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Reading Lists

A library is like a treasure trove. So many hidden wonders but sometimes you need to know where to look. Our librarian has compiled useful lists of regularly sought categories and topics to help you find what you need.

Japanese as community language

Titles included in this list can help deepen your understanding of Japanese as community language. Subjects covered in this list include: bilingualism in children, early childhood education, and multiculturalism.

City Pop

Immerse yourself in the neo-retro, city-pop revival. In 2020/2021 our gallery exhibited a collection of Hiroshi Nagai’s iconic art and the music that it has come to represent. This booklist features city pop music CDs, books on Nagai’s art and city pop discography, and the exhibition online catalogue.

Juvenile Reference Books on Japanese History and Culture

This book list helps both primary and lower secondary school children (as well as parents and teachers) to find reliable sources of information for their research on Japanese history and culture. The book list covers subjects such as mythology, food habits, festivals, rites and ceremonies in Japan.

DVD collection of the titles screened at the past Japanese Film Festivals

Relive some of the films from our past Japanese Film Festivals. Beginning in Sydney in 1997, The JFF has brought hundreds of Japanese films to Australia. Some of these have received a DVD release and are available to borrow from our library. All have English subtitles and original Japanese dialogue.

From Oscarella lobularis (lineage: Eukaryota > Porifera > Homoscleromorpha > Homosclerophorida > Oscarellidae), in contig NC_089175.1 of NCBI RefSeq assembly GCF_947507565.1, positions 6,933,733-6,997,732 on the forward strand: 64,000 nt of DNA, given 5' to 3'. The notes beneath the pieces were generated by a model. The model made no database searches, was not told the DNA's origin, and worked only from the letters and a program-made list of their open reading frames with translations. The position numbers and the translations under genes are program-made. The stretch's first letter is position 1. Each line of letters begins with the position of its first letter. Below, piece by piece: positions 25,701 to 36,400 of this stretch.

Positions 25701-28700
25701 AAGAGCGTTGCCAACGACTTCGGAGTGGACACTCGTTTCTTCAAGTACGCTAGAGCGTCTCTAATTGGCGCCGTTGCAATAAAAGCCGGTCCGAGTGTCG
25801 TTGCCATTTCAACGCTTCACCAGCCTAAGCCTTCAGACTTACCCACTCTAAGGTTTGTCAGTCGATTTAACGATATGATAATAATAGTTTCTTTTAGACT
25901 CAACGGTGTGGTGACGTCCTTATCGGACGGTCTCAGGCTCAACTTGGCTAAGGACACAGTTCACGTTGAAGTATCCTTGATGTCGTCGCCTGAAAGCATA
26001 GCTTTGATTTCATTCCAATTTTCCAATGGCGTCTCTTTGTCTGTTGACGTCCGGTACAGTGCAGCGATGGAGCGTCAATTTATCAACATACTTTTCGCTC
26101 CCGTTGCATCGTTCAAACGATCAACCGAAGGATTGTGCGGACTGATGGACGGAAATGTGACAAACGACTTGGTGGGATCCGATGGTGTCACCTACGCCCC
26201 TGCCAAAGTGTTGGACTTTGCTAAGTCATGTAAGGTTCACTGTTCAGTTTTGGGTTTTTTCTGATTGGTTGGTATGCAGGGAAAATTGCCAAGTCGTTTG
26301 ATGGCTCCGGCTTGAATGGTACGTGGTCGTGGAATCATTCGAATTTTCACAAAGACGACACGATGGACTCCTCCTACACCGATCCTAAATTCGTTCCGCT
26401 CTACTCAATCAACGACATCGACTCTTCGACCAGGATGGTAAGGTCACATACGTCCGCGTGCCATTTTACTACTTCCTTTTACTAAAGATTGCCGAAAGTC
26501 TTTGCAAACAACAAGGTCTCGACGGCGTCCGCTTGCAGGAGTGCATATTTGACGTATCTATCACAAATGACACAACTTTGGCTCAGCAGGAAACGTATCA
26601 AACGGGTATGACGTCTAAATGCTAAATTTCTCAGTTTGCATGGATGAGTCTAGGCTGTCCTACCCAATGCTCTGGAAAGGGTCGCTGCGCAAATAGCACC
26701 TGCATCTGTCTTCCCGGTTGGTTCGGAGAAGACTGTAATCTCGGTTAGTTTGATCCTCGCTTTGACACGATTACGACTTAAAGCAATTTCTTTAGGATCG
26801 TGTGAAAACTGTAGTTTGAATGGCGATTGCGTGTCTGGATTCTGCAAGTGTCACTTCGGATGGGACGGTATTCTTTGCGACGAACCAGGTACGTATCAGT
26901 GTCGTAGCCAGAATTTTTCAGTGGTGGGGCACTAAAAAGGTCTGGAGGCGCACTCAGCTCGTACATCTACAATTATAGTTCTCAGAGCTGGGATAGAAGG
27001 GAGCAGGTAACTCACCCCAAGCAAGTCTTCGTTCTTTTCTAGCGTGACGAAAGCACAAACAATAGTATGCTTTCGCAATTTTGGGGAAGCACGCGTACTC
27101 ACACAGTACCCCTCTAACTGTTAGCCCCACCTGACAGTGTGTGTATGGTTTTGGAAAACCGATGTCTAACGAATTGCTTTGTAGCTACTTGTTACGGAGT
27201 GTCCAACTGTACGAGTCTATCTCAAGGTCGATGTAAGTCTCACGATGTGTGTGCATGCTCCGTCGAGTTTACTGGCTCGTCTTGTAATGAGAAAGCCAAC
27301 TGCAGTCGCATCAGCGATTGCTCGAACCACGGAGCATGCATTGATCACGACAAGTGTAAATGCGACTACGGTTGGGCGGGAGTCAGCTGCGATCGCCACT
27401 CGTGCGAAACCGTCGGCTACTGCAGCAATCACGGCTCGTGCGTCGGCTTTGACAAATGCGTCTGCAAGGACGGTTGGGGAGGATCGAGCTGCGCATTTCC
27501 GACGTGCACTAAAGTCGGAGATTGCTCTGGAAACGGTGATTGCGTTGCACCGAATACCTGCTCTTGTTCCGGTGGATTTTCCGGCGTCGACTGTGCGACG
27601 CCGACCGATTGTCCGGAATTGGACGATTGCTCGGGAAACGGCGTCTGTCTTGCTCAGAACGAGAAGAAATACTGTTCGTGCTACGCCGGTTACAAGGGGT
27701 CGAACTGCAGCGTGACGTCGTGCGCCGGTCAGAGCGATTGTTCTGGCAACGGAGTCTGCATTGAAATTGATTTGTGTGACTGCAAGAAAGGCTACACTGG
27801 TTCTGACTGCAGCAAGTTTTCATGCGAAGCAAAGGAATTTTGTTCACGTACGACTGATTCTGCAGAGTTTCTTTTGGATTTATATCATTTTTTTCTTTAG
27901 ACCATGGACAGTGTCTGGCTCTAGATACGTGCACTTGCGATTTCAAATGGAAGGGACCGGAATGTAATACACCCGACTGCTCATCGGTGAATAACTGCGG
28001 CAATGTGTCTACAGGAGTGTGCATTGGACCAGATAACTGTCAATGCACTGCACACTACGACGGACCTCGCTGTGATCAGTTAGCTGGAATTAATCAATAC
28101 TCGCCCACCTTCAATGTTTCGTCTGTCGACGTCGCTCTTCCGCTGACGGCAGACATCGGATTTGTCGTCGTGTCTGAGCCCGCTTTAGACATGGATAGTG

Course Prescriptions for Drama. Stage 6, 2019-2024

Japanese Traditional and Contemporary Theatre is an elective topic of the HSC Drama Stage 6 Course Prescriptions. This reading list contains reference books, as prescribed on the course prescriptions, in our library collection.
Image by tenugui

Beginners’ Japanese-language Textbooks

These textbooks are written for beginner learners of Japanese-language, particularly English speakers. Native scripts (hiragana, katakana and kanji) are minimally or optionally introduced. Since romanized Japanese writing is only seen in limited places and have minimal purposes in the real world, these texts will only help you achieve basic oral communication, often referred to as “survival Japanese”.

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